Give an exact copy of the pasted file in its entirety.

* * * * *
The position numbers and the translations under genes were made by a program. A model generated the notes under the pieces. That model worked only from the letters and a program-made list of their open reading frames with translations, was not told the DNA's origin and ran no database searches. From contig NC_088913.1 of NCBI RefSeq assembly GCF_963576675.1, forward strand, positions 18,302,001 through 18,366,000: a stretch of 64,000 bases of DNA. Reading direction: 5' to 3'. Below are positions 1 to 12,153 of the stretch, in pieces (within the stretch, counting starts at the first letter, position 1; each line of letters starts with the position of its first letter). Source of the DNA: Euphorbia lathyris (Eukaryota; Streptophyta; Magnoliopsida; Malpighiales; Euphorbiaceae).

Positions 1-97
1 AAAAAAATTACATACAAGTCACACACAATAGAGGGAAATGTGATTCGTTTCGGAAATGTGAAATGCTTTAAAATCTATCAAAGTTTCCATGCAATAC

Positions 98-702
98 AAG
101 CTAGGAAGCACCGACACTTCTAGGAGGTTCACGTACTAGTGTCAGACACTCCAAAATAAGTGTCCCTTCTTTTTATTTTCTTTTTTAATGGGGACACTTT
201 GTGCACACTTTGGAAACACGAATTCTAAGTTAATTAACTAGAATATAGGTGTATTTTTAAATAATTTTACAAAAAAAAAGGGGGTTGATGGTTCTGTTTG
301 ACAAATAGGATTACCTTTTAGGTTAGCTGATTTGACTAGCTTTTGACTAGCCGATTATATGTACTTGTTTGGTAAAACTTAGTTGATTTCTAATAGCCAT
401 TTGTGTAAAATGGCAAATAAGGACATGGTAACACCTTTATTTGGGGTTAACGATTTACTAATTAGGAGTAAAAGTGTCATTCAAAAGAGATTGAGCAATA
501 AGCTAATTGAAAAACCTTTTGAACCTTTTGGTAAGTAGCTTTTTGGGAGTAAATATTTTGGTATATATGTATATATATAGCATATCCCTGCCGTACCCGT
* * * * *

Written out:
The position numbers and the translations under genes were made by a program. A model generated the notes under the pieces. That model worked only from the letters and a program-made list of their open reading frames with translations, was not told the DNA's origin and ran no database searches. From contig NC_088913.1 of NCBI RefSeq assembly GCF_963576675.1, forward strand, positions 18,302,001 through 18,366,000: a stretch of 64,000 bases of DNA. Reading direction: 5' to 3'. Below are positions 1 to 12,153 of the stretch, in pieces (within the stretch, counting starts at the first letter, position 1; each line of letters starts with the position of its first letter). Source of the DNA: Euphorbia lathyris (Eukaryota; Streptophyta; Magnoliopsida; Malpighiales; Euphorbiaceae).

Positions 1-97
1 AAAAAAATTACATACAAGTCACACACAATAGAGGGAAATGTGATTCGTTTCGGAAATGTGAAATGCTTTAAAATCTATCAAAGTTTCCATGCAATAC

Positions 98-702
98 AAG
101 CTAGGAAGCACCGACACTTCTAGGAGGTTCACGTACTAGTGTCAGACACTCCAAAATAAGTGTCCCTTCTTTTTATTTTCTTTTTTAATGGGGACACTTT
201 GTGCACACTTTGGAAACACGAATTCTAAGTTAATTAACTAGAATATAGGTGTATTTTTAAATAATTTTACAAAAAAAAAGGGGGTTGATGGTTCTGTTTG
301 ACAAATAGGATTACCTTTTAGGTTAGCTGATTTGACTAGCTTTTGACTAGCCGATTATATGTACTTGTTTGGTAAAACTTAGTTGATTTCTAATAGCCAT
401 TTGTGTAAAATGGCAAATAAGGACATGGTAACACCTTTATTTGGGGTTAACGATTTACTAATTAGGAGTAAAAGTGTCATTCAAAAGAGATTGAGCAATA
501 AGCTAATTGAAAAACCTTTTGAACCTTTTGGTAAGTAGCTTTTTGGGAGTAAATATTTTGGTATATATGTATATATATAGCATATCCCTGCCGTACCCGT